• work towards the development of the Diverse City within the Walls through the partnership
  • spread the Walled City Community Partnership model to other communities

The organisations focused on ongoing partnership development and regular meetings were held after the residential. During these meetings a decision was made to reapply to the Modernisation Fund. The feasibility study undertaken by the partner organisations informed the second application in 2007 to the Modernisation Fund alongside applications to the International Fund for Ireland (IFI) under the Community Based Economic and Social Regeneration Programme and Peace III Shared Public Spaces Programme. In 2008 - 2009 IFI and DSD agreed to take the project to economic appraisal stage whilst Peace III rejected the partners’ proposal.

After the completion of the economic appraisal the IFI was the first funding body to commit, agreeing to award £1.8million in legacy funding for the refurbishment/rebuilding of the two buildings at 10-14 Bishop Street on condition that the Modernisation Fund commit to substantially grant aiding the purchase of the buildings from the Inner City Trust. This was eventually achieved in 2010 with DSD awarding the organisation £1.4million. In 2010 Walled City Community Partnership purchased the premises on Bishop Street and appointed a design and build team.  A management committee was elected for the new organisation. On 11 March 2010 Margaret Ritchie MLA, the then Minister for Social Development, officially handed over the keys of the project to the Chairman of the transition management committee, Holywell Trust’s Willie O'Donnell. The renovation work on the new premises will be completed in 2013.


Members of the partnership found the economic appraisal process to be very long. 

“We were apprised twice and it took an elected representative to assist in moving the process along. Each appraisal reviewed the same things, not a great use of time or resources and it was very stressful for the partnership.”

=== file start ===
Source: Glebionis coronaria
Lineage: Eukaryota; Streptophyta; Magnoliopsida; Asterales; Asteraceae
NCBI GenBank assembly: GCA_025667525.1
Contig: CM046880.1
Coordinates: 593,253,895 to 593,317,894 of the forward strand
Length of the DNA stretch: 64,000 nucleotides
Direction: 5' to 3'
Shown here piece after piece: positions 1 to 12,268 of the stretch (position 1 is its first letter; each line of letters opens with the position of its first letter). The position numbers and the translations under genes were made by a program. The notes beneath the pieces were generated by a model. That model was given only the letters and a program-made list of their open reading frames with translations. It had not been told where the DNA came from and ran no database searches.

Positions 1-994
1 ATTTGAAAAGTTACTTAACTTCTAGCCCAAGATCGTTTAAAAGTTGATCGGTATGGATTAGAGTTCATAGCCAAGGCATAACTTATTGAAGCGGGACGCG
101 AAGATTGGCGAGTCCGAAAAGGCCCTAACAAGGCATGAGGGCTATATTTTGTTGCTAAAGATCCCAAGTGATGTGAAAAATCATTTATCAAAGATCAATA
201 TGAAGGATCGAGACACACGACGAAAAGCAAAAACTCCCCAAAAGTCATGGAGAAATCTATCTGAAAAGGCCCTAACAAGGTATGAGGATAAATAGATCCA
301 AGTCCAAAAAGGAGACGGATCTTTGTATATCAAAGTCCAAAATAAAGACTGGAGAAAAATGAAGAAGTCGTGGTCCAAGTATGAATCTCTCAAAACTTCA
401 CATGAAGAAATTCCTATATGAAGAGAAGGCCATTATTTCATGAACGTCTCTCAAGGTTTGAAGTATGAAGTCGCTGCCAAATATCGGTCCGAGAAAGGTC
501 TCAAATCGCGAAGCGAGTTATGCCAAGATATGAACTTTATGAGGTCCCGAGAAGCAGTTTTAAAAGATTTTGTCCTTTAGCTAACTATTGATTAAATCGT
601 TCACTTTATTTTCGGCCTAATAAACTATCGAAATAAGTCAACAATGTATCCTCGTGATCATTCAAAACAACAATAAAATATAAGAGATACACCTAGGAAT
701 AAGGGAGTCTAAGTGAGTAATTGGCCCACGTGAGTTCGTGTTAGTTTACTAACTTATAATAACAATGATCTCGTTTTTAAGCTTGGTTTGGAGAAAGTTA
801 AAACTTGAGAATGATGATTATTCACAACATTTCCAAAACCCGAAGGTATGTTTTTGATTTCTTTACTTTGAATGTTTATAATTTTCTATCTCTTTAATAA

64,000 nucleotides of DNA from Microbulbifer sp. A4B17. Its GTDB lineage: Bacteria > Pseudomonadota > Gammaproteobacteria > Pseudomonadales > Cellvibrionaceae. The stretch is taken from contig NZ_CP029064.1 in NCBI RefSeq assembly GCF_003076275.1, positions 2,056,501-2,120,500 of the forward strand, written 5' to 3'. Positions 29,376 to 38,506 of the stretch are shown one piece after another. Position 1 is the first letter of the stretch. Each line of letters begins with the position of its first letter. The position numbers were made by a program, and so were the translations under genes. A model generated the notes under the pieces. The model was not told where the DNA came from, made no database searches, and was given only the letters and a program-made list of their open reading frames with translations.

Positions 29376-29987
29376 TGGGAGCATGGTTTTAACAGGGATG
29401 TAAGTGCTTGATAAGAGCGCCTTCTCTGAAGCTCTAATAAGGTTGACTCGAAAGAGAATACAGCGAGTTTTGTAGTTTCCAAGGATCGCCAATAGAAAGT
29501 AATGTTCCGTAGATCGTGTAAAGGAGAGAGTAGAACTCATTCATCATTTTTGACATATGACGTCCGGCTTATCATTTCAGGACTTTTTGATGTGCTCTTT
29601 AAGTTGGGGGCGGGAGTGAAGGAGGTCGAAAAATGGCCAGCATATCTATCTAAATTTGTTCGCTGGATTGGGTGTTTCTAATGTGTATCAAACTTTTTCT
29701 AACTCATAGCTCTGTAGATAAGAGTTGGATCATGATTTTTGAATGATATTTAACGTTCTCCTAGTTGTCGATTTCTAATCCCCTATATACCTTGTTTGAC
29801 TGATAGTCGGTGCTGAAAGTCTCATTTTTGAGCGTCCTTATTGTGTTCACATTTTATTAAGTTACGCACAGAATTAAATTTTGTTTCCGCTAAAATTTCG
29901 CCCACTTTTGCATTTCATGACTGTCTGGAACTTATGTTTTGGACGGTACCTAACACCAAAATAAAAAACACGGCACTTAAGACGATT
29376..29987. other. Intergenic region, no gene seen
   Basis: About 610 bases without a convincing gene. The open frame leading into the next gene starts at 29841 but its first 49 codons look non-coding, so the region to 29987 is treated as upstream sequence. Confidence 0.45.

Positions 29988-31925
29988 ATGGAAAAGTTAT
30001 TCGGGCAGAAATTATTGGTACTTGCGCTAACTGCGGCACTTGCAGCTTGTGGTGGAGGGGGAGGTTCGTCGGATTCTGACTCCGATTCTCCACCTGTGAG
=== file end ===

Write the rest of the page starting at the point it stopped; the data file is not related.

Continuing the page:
Eamonn Deane, Director, Holywell Trust

Another challenge is in relation to the new premises.  There are several regulations on the listed building and this has led to challenges in relation to a layout which is suitable for the partnership and what is deemed acceptable in way of altering the building. This is an ongoing problem, the consequence of which is that the building will not be ready on schedule.

“If we take the wall down the building will be deemed as demolished even though the outer walls will not be affected.”
Eamonn Deane, Director, Holywell Trust

In addition there is an archaeological survey being carried out on the building which is delaying the renovation work resulting in the partner organisations staying longer in premises which are full to capacity.

“We have 65 full-time employees and 35 part-time so we now have 100 people involved in the partnership. We look forward to moving to the renovated building which will meet our needs and have more space.”
Eamonn Deane, Director, Holywell Trust

What went well?

The members have found that their funders have been straightforward and very supportive.

“Funders have been very clear and direct with us in relation to what they will fund, what is negotiable and their views on the partnership working.”
Eamonn Deane, Director, Holywell Trust

Eamonn Deane also stated that one of the things that went well for the partnership is that all the members knew each other in advance which meant that time wasn’t needed for individuals to get acquainted resulting in the partnership being established with relative ease.

“We all knew each other; we didn’t have to learn about each other which saved time.”
Eamonn Deane, Director, Holywell Trust


Some advice from Eamonn is not to listen to gossip about other organisations that you are potentially thinking of going into partnership with.

“Gossip can be destructive and can impact greatly on relationships. It is not always justified and it can be hard to manage at a local level.”
Eamonn Deane, Director, Holywell Trust

Also Eamonn says that it is important to enjoy the process. 

“There are always issues but the process can be enjoyable, especially designing the building.” Eamonn Deane, Director, Holywell Trust

Every effort is made to ensure that the contents of this document are accurate, but the advice given should not be relied on as a definitive legal statement.